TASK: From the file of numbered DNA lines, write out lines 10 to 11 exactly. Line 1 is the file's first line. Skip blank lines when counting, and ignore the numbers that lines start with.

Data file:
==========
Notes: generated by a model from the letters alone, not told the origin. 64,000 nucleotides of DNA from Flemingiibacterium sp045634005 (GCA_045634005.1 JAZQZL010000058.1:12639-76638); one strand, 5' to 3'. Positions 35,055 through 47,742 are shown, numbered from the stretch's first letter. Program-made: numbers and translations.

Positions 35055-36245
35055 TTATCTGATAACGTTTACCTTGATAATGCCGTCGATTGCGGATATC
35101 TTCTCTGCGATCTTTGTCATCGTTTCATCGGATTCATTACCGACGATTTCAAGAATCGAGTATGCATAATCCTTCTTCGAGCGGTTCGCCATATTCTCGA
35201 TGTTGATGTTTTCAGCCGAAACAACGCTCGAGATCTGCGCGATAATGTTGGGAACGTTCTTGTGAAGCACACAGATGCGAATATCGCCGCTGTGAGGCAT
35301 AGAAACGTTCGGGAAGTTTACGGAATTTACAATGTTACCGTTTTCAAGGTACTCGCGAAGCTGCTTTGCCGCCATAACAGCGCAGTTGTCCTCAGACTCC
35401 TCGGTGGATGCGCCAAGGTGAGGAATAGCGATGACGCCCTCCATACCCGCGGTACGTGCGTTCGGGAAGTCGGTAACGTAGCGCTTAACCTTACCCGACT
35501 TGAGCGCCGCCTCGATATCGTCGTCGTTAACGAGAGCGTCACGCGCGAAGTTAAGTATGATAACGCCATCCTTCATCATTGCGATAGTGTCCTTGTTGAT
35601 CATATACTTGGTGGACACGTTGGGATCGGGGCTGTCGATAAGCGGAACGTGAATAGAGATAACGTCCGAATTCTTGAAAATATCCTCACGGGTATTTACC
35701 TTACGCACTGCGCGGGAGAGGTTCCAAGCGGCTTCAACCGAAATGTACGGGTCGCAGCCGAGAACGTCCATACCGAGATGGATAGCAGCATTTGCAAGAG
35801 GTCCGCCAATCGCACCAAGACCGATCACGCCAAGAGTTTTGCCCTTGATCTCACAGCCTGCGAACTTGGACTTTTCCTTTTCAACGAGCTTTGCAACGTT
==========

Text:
35701 TTACGCACTGCGCGGGAGAGGTTCCAAGCGGCTTCAACCGAAATGTACGGGTCGCAGCCGAGAACGTCCATACCGAGATGGATAGCAGCATTTGCAAGAG
35801 GTCCGCCAATCGCACCAAGACCGATCACGCCAAGAGTTTTGCCCTTGATCTCACAGCCTGCGAACTTGGACTTTTCCTTTTCAACGAGCTTTGCAACGTT